Professor Ian Goldin, Director of the Oxford Martin School, speaks at Google Zeitgeist Global 2016.
Professor Ian Goldin, Director of the Oxford Martin School, and fellow author Chris Kutarna preview their forthcoming book about the risks and rewards of a new Renaissance taking place in our modern world. They show how we can achieve our own golden age, given the will. But many of the factors that undid the first Renaissance are rising once again: warring ideologies, fundamentalism, climate change, pandemics. Can we weather the crises and seize the moment to leave the world a legacy it will still celebrate, 500 years later?
Professor Ian Goldin, Director of the Oxford Martin School, looks at what we mean by development and what citizens, governments and the international community can do to encourage it.
Goldin explains how the notion of development has expanded from the original focus on incomes and economic growth to a much broader interpretation. He considers the contributions made by education, health, gender and equity, and argues that it is also necessary take into account the rule of law, the role of institutions, and sustainability and environmental concerns.
Professor Ian Goldin speaks at OEB 2015
Professor Ian Goldin, Director of the Oxford Martin School, tackles the question of the global commons. In this video for the World Economic Forum, he asks “how can we come together, often against our short term interests, to manage collective, longer term challenges?”
Other videos from IdeasLab, Davos, 2015
On 3 February, 2015, Professor Ian Goldin spoke about his book, The Butterfly Defect, for an audience at the LSE, addressing how global hyperconnectivity creates systemic risks and how this can be managed effectively. The event also saw him in conversation with Professor Danny Quah, Professor of Economics and International Development at LSE, chaired by Jean-Pierre Zigrand, Associate Professor of Finance at LSE and Director of the Systemic Risk Centre.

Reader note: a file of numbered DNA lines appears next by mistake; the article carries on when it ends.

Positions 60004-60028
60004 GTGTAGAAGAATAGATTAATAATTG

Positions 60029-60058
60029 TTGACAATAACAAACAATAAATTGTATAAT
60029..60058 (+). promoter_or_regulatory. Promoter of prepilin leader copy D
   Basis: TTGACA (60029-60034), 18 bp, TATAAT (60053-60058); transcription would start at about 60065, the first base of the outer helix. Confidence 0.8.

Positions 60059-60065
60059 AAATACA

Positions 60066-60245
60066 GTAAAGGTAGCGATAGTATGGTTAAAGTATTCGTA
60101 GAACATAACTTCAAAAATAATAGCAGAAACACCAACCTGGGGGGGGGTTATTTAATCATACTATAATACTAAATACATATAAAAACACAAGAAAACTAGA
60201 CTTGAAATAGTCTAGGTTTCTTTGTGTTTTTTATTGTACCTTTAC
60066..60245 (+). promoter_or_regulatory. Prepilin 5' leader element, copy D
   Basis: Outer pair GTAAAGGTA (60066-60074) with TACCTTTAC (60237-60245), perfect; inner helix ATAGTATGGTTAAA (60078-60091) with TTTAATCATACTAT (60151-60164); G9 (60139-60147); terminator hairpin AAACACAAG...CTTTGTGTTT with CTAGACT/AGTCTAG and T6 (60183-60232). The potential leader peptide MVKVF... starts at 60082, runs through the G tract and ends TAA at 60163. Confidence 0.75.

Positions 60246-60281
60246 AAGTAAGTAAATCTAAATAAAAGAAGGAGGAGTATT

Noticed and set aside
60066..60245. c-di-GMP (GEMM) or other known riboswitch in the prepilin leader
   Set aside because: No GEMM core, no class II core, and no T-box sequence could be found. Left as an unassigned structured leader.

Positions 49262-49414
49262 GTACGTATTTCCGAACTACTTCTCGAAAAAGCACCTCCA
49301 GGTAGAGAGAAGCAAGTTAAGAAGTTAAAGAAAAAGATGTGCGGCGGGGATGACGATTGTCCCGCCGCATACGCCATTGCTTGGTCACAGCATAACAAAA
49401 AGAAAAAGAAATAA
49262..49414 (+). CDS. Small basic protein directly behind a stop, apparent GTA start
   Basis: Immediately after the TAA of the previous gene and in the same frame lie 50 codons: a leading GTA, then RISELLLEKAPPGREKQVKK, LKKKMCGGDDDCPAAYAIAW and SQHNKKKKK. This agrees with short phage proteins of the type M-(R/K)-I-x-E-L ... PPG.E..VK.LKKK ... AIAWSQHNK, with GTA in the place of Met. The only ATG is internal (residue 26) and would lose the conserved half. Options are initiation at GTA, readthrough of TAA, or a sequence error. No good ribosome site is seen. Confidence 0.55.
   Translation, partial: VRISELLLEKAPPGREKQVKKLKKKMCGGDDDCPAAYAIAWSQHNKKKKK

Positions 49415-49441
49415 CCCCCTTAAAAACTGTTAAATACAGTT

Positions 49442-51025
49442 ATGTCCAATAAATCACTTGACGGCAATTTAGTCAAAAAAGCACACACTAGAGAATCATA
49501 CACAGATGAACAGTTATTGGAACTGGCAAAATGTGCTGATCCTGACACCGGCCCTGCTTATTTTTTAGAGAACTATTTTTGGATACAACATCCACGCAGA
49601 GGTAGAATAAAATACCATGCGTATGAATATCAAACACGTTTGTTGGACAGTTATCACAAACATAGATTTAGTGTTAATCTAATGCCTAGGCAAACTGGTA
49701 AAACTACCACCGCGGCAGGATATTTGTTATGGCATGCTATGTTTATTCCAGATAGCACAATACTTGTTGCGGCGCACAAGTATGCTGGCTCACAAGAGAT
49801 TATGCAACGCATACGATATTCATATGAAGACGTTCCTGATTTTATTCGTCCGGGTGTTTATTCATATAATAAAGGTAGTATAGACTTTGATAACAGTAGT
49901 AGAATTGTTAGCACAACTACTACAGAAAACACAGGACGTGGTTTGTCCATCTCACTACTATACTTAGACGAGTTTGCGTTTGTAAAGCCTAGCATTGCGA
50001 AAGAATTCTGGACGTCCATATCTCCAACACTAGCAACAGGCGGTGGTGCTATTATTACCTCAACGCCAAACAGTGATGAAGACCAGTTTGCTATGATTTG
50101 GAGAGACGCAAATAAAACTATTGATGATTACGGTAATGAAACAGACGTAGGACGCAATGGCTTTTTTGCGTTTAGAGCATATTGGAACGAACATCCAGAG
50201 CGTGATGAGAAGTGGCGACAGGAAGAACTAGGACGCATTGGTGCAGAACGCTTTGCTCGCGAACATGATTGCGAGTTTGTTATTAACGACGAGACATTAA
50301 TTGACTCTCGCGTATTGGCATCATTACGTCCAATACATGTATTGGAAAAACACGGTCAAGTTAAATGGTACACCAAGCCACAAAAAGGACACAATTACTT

Professor Ian Goldin, Director of the Oxford Martin School, delivers the keynote at the International Federation of Pharmaceutical Manufacturers and Associations (IFPMA) conference in New York. The conference brought ogether a distinguished line-up of government decision-makers and leading players in the field of global health to review how, in a time of resource constraints, ever-broader healthcare systems can sustainably meet the needs and expectations of patients and societies.
Globalisation has brought us vast benefits including growth in incomes, education, innovation and connectivity. Professor Ian Goldin, Director of the Oxford Martin School, argues that it also has the potential to destabilise our societies. In The Butterfly Defect: How globalisation creates systemic risks, and what to do about it, he and co-author Mike Mariathasan, Assistant Professor of Finance at the University of Vienna, argue that the recent financial crisis is an example of the risks that the world will face in the coming decades.
The risks spread across supply chains, pandemics, infrastructure, ecology, climate change, economics and politics. Unless these risks are addressed, says Goldin, they could lead to greater protectionism, xenophobia, nationalism and to deglobalisation, rising conflict and slower growth.